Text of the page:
Outdoor adventurer caters for broad spectrum

Small Business Inside Track Q&ABrian Keogh, owner, Total Experience

Brian Keogh has spent nearly 30 years teaching outdoor adventure sports and the last nine years running his own Wicklow-based business, Total Experience.

What is special about your business? We're an outdoor adventure sports company catering for a very broad spectrum of clients, from kids right up to the corporate sector. We offer team-building services to business clients and activities such as kayaking, archery and biking to individuals and groups. We are also involved in organising endurance adventure and multi-sport racing events. What sets your business apart in your sector? I'm very much hands-on and will attend 99.9 per cent of the events we organise. I'm still passionate about getting stuck in to whatever's happening and can do so because I've kept the business to a manageable size. In bigger organisations, owners often end up stuck behind a desk.

What has been your biggest challenge? Staying in business during the recession and remaining focused, positive and enthusiastic.

What has been your biggest success? Being able to combine what I love doing with earning a living. Watching how getting active and involved in sport can transform people's lives. Being able to fulfil another part of "me" (an interest in caring for those with special needs) through the business by working with organisations such as Spinal Injuries Ireland.


Most recently it was teaming up with Russborough House to provide activities on site there, such as archery and clay pigeon shooting.

What key piece of advice would you give to someone starting a business? Be passionate but also practical and realistic. You need to be sure your product is good enough. Don't get bogged down in other things like acquiring buildings, for example. We have a storage warehouse but otherwise we work the New Zealand "mobile" model where you travel to different locations depending on the activity. Premises are an ongoing overhead you don't need. Whom do you admire most in business and why? Like a lot of other people, Michael O'Leary of Ryanair. Also, Mary and Jamie Young of the Killary Adventure Company, where I started my career. They have faced many challenges but still have a great business and incredible passion for what they do.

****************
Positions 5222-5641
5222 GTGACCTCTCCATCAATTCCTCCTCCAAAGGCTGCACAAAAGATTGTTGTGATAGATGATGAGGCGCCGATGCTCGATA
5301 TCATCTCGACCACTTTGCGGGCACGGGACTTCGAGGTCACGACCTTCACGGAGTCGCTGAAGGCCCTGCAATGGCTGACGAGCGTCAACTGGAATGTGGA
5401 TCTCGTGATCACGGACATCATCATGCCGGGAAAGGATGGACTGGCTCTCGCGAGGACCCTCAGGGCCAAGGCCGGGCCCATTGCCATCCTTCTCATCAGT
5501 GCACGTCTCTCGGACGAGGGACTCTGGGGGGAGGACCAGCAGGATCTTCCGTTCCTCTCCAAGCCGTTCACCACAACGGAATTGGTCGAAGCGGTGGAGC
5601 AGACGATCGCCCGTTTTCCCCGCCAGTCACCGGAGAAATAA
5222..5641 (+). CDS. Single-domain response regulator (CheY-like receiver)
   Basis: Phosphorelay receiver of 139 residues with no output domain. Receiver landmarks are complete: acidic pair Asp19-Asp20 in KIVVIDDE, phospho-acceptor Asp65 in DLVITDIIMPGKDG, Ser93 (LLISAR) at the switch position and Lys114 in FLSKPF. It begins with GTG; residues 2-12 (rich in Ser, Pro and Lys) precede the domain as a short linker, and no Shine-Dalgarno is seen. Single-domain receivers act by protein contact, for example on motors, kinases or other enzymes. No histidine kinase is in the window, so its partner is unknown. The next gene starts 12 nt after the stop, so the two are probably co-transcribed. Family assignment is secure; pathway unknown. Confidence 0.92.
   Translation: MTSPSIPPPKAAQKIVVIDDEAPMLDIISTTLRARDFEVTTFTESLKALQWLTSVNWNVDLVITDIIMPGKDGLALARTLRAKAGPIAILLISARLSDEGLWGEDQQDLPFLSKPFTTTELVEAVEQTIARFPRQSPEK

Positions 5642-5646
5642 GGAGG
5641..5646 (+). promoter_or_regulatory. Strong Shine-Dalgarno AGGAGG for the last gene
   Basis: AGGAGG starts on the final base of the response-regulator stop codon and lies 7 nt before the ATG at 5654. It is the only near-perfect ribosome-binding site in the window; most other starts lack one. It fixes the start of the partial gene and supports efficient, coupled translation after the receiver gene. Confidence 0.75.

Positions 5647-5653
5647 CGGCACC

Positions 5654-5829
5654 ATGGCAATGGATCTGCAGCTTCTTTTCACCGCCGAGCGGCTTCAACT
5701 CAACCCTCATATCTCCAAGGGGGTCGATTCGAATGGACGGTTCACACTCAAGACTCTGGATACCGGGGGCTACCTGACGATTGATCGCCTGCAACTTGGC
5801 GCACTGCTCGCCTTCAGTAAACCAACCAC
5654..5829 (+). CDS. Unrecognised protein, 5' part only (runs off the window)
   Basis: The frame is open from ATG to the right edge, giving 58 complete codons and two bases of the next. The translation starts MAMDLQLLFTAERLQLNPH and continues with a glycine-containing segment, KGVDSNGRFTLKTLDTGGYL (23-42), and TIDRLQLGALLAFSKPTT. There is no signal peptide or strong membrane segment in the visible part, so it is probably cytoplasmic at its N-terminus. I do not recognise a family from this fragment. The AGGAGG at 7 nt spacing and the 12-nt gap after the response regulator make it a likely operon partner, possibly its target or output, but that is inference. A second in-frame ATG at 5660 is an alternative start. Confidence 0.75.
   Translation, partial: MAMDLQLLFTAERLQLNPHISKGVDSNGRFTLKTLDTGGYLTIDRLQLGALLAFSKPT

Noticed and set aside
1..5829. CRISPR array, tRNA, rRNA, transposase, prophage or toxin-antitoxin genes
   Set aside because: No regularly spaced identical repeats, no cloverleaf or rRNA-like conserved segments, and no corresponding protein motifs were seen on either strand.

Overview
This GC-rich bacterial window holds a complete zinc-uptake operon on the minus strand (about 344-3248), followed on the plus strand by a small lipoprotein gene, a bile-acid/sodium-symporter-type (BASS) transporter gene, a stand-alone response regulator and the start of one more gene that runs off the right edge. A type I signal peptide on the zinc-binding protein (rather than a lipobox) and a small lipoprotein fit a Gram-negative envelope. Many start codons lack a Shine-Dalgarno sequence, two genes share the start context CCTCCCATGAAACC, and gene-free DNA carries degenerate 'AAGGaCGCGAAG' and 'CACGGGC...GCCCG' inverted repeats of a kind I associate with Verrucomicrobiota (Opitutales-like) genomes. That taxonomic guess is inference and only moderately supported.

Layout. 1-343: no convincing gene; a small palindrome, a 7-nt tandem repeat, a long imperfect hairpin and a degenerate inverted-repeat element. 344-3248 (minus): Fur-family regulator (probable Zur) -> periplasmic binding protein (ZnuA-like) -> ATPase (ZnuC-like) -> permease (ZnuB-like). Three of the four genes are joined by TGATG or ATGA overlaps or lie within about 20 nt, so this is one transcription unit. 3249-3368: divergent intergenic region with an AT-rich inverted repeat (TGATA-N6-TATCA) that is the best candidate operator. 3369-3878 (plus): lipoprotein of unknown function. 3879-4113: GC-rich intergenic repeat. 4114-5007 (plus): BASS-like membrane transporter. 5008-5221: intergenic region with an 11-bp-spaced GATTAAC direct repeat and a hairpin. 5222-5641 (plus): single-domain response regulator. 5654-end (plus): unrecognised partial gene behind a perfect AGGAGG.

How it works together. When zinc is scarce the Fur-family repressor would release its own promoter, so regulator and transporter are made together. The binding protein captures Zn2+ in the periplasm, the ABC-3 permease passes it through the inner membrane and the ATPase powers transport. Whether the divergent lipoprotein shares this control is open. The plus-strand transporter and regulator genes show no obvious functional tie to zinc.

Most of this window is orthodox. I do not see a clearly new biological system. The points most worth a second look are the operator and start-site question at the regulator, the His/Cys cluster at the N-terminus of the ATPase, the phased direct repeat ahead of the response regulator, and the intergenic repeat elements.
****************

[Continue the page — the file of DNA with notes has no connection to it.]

What two things could the Government do to help SMEs in the current environment? In the activity/tourism sectors, loosen red tape to facilitate the more rapid development of essential infrastructure. Right now, there is a disconnect between what the Government is promoting, such as the Green Ways, and how other State agencies are playing their part in making them happen.

There also needs to be more flexibility around employing people when you’re a small business. Existing rules make it more difficult than it needs to be.

In your experience, are the banks lending to SMEs currently? I borrowed money to buy a car when I set up the business. I paid it back and never borrowed since.

What is the biggest mistake you have made in business? Not being open enough to new opportunities. When you're doing okay, you can become a bit complacent and that's a mistake. If an opportunity comes along, at least take the time to consider it before you say No.

What is the most frustrating part of running a small business? The usual – not enough hours in the day and trying to get a work-life balance even when work is something you love. Our business is also seasonal, so you have to manage that and have projects to occupy you the rest of the time. My most recent one was getting involved in setting up Tom's Bike Shop in Blessington last winter.

What is your business worth and would you sell it? It is probably only worth the value of the equipment and to be honest, I'd prefer to pass it on to someone who would love it as much as I do rather than sell it. That said, I plan to work well into my seventies if I'm fit enough.